Edinburgh Fringe 2023
It is summer 2021, and the West pulls out of Afghanistan. Naylor sees the tragedy unfold on TV and starts to question his own life choice to visit the country some 20 years earlier. Over the next mostly intense but sometimes very funny 75 minutes, Naylor takes us on his personal journey with the country and its people.
The stage is bleak. Two black old-style college tables stand side by side; behind them, a white chair each. The title of the play is sprayed all over them: “Afghanistan Is Not Funny.” On the wall behind is a large screen, projected on it is a photo of Naylor in his late thirties. We discover later that this is from when he visited Afghanistan.
When Naylor comes on stage, he walks around agitatedly and speaks fast, very fast. We relive with him August 2021, when he watches the horrendous scenes at Kabul airport on TV. He is distraught and speaks to his therapist, who introduces him to the Four Stages of Competence. This psychological model from the 60s punctuates the play. These four scenes where Naylor plays his own therapist, explaining the model, are a form of Greek chorus. They give each section a focus, without which the play might be less easy to follow.
Naylor takes us back to 2001 when he was a successful satirist and was about to work on Radio 2. He is recording for his freshly commissioned topical comedy show when 9/11 happens. The show gets cancelled: Afghanistan just isn’t funny. He bemoans the ‘Disneyfication’ of news yet is glued to his TV. He watches live as William Reeve dives for cover when a bomb hits the building next to the BBC office. The cameraman runs to his aid; the cameraman is Naylor’s old flatmate Sam.
Naylor feels compelled to write a play. He calls the news correspondent Phil Goodwin and asks him to read his play as someone who has been reporting from Afghanistan. Goodwin suggests Naylor travel to the country himself. Naylor, with his old flatmate Sam, does just that against Naylor’s agent’s advice.
The only fixer they can get is a young surgeon who speaks impeccable English learned from listening to the World Service. It is Humayun’s first job as a fixer, but this is the only way he can feed his family. The small group travels across the country and encounters nothing but ruins for miles, dotted with signs saying UXO. Humayun explains that this stands for Unexploded Ordinance, i.e., active mines or bombs. In Kabul, they visit the ruins of the Darul Aman Palace. There is a hole in front of one of the stairwells. The soldiers at the palace are agitated. Through their fixer, Naylor and his photographer Sam find out that a suicide bomber had tried to plant a device there and it went off. The picture of the place is thrown at the screen, and Naylor casually points out that the discoloration on the wall next to the steps is what remained of the suicide bomber.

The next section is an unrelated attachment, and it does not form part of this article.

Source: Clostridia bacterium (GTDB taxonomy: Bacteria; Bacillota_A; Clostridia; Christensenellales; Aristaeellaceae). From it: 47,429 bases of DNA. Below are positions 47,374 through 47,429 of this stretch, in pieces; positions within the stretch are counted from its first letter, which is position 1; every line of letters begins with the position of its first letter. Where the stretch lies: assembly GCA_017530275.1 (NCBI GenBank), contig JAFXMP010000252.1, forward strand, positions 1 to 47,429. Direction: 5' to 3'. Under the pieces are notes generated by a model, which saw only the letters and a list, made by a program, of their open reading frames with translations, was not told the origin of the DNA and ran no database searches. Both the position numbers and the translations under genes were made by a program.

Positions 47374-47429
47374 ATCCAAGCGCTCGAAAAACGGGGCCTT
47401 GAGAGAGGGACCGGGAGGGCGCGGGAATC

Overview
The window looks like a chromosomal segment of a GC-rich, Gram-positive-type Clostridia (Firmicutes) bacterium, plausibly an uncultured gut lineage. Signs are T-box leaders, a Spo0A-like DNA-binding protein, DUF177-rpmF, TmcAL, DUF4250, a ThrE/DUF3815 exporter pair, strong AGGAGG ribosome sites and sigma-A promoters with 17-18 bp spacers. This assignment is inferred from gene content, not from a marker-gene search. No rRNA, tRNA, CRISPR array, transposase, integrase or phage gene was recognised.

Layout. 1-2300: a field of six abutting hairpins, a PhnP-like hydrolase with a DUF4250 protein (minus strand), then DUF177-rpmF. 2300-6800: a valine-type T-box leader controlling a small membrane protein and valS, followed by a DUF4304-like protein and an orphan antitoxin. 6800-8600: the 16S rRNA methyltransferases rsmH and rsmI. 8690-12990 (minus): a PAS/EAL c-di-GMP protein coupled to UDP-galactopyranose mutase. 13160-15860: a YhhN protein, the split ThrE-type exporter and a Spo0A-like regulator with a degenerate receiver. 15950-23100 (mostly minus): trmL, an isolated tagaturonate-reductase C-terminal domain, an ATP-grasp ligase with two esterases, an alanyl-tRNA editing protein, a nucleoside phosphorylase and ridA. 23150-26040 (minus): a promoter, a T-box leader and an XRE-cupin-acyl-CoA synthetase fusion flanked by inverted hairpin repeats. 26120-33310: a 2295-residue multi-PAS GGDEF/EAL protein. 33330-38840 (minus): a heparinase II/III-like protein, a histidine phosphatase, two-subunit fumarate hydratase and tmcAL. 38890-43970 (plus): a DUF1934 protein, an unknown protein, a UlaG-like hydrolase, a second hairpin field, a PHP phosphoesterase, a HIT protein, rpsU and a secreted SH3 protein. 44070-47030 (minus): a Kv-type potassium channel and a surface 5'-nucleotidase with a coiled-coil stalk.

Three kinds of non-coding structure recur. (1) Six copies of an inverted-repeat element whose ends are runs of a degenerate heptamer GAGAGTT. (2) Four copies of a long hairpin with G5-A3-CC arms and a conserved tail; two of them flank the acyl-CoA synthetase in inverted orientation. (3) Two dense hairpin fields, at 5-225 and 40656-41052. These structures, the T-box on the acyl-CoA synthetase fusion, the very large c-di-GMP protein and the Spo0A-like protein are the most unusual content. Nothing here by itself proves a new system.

The play, which at times feels like a lecture, is dotted with this kind of dark humour. It betrays Naylor’s satirist past before he became an award-winning playwright. It does make the horror of the whole trip a bit more bearable.
Naylor meets very interesting people, and through Sam’s photographs, we meet them as well: An old man who made a sculpture of missiles and weapons without caring whether they are still live or not. The Minister for Women who ran an illegal school under Taliban rule and on whose walls hang signs symbolizing ‘no smoking’ and ‘no guns’. The people who fit over 80 children with prostheses every week for limbs lost in land mine incidents. The parents of a child with polio who needs an amputation and who don’t understand the doctors who speak a different local language. Nothing brings home more powerfully what is often forgotten in the West: Afghanistan is a multi-nation state. Created not along cultural and linguistic borders but by colonial powers with their own interests at heart. We meet men who come again and again to a bombed stone processing plant hoping to get their old jobs back. In case you wonder why the US bombed a stone processing plant, they mistook it for a Bin Laden hideout. Of course, there was no compensation for the damage from the US, and so the plant stays in ruins.
Naylor’s personal experiences with the US Army are sobering for those who still believe that the US behaves decently as an occupying power. There are moments we can taste the fear when the two Brits and the Fixer end up too close to warlords. We hear from ordinary people, men and women, about their daily struggles and choices, accompanied by powerful pictures. Often saying more than Naylor’s eloquence.
The experience is sobering for Naylor, and his original idea of a play becomes less attractive. He writes a sitcom for the Edinburgh Fringe Festival, accompanied by a photo exhibition. It is a huge hit; he wins prizes and establishes himself as a playwright. Only, 20 years later when the Allies pull out of Afghanistan in a total shambles and leave those who supported them and now face certain death to fend for themselves, does he realize the job isn’t done. He ends the play with a harrowing picture that has become a red thread for his narration.
Naylor’s play is very personal, maybe too personal at times, but also very interesting. The backstory takes a rather long time and could have maybe wound up a bit more quickly. The play overruns by fifteen minutes and feels very rushed. At times it is hard to take it all in. It probably could have done with a longer time slot. Stretched over ninety minutes, this play might be easier to digest.